Southwick & The Start of a Long Road Back
It’s an unusual way to start a season, but necessity was the mother of invention on a park pitch on the south coast yesterday afternoon, as a battered and bruised football club picked itself up, puffed out its chest, and ran up a win to start their life in reduced circumstances. Regular readers may be aware of the plight of Southwick Football Club, as it was covered on this site just three weeks ago.
To cut a long story short, earlier this year the directors of Southwick surrendered the lease on the club’s Old Barn Way ground back to its owner, Adur & District Council, and walked away of their own accord. Reinstituted as a Community Interest Company (CIC) under the name Southwick (1882), the club managed to find itself a place in the Mid-Sussex League – two divisions below their already modest Southern Combination League status – but there has been no return to their ground, and there is no guarantee that there ever will be.
At the time of writing that previous piece, they were due to be starting the new season at Buckingham Park, in nearby Shoreham-by-Sea. It was a long way to travel, and it was in no meaningful sense ‘home’, but it was somewhere from which they could keep a flame alive. Since writing this, however, there was a little good luck. The club managed to relocate to Southwick Recreation ground, which is still a park pitch but does back onto Old Barn Way. It probably couldn’t be much closer to the club’s old home.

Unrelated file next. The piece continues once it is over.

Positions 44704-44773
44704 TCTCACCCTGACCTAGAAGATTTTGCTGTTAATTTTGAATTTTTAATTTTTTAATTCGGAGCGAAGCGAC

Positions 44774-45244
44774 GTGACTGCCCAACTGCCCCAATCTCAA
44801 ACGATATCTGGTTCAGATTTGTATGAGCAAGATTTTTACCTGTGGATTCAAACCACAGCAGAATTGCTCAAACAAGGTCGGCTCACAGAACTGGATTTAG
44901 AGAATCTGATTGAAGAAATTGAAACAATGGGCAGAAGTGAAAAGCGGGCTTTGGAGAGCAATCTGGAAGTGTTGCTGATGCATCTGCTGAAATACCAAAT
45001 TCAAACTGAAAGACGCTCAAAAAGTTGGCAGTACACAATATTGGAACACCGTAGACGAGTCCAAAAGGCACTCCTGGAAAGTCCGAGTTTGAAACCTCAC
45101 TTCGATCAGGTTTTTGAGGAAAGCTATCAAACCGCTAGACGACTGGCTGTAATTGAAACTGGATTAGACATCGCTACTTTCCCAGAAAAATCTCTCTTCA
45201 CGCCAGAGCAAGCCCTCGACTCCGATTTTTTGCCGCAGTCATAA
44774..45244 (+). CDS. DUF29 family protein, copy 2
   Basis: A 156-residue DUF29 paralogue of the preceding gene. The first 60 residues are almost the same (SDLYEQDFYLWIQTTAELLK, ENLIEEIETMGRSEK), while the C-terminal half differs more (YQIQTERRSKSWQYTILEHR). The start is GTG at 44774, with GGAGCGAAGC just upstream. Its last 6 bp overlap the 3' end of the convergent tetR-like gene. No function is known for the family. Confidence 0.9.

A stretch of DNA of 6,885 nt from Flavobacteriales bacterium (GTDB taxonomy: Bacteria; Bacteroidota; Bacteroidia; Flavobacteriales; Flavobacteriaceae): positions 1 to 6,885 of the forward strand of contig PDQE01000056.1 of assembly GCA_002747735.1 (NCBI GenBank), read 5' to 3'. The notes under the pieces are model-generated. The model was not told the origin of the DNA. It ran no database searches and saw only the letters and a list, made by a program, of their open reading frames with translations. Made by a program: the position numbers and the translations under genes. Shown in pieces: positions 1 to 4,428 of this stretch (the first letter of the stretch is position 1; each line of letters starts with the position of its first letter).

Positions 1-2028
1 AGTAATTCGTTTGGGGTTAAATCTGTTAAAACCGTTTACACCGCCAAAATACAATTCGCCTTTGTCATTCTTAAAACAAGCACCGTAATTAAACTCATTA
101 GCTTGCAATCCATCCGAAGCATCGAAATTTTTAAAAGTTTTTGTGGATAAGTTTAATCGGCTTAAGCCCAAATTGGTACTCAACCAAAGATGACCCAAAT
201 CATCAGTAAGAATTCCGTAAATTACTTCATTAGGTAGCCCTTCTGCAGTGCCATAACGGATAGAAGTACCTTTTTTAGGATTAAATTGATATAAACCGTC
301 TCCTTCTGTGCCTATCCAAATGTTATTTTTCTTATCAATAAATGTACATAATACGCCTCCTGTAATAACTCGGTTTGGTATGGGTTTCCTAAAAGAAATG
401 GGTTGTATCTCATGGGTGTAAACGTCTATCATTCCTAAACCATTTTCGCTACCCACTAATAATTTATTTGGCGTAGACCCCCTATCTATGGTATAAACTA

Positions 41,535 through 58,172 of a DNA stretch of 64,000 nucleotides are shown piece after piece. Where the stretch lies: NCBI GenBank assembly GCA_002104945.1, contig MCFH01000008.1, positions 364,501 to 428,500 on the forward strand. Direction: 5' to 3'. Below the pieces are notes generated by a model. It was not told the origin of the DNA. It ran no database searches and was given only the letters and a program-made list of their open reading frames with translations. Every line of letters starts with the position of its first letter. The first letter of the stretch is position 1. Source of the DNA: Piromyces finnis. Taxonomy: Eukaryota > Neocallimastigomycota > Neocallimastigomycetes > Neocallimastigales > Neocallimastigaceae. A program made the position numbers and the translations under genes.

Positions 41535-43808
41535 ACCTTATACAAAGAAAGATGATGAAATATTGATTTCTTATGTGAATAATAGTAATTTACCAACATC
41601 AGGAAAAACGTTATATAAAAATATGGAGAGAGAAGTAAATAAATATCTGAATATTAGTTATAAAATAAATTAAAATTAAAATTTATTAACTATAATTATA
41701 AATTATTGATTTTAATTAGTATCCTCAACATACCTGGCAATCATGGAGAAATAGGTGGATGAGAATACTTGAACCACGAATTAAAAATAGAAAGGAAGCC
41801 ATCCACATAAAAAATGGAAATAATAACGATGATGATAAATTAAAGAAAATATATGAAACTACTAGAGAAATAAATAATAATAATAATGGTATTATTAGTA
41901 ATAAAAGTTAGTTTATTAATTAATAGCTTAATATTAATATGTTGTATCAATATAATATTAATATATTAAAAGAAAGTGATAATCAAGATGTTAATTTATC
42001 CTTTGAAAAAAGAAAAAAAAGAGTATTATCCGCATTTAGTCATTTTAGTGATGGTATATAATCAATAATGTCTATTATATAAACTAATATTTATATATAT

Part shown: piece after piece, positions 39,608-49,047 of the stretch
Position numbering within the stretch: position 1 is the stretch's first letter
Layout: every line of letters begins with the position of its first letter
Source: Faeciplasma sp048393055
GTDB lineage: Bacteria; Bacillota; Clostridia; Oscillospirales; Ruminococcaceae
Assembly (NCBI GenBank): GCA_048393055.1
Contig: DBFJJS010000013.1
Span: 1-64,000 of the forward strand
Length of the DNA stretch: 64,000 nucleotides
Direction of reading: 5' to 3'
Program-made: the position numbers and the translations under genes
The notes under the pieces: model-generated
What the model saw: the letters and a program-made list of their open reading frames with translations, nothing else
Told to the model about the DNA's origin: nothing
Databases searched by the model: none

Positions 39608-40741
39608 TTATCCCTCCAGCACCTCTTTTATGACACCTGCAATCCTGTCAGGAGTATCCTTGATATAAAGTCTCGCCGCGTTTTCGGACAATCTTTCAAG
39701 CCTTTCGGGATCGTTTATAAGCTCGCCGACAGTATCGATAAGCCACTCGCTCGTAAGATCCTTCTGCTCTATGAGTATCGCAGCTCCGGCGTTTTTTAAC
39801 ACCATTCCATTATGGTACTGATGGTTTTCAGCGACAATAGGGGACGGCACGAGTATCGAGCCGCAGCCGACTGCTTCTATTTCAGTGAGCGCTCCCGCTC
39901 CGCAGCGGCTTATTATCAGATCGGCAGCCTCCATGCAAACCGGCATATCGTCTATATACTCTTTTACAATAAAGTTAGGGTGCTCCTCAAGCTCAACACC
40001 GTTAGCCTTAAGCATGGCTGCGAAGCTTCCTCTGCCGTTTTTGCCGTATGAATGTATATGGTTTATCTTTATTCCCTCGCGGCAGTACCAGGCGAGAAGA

This afternoon sees the start to Southwick’s season in the Mid-Sussex Championship (because yes indeed, the top two divisions of the Mid-Sussex League really are called the Premier League and the Championship), and there was a point to be made to the local council. A club that occasionally struggled to get crowds of more that twenty or thirty in the Southern Combination League Division Two has been on a publicity drive, and it’s worked. Walking across the park on a pleasant late summer afternoon, it’s clear that there’s a bigger crowd here today than would usually be seen at this level of the game Which is, for the record, level 12 – seven divisions below the National League.
Furthermore, those now running the club are making do and mending. They’ve done what they can to get the trappings of a senior match present and correct, even if their circumstances are somewhat reduced at the moment. There’s a programme, priced at whatever you can afford to throw into a bucket. A rudimentary PA system has been rigged up, and there’s even a burger van parked up behind the goal. Clean living under difficult circumstances, as the phrase goes. But it’s clear that there’s something blossoming, here.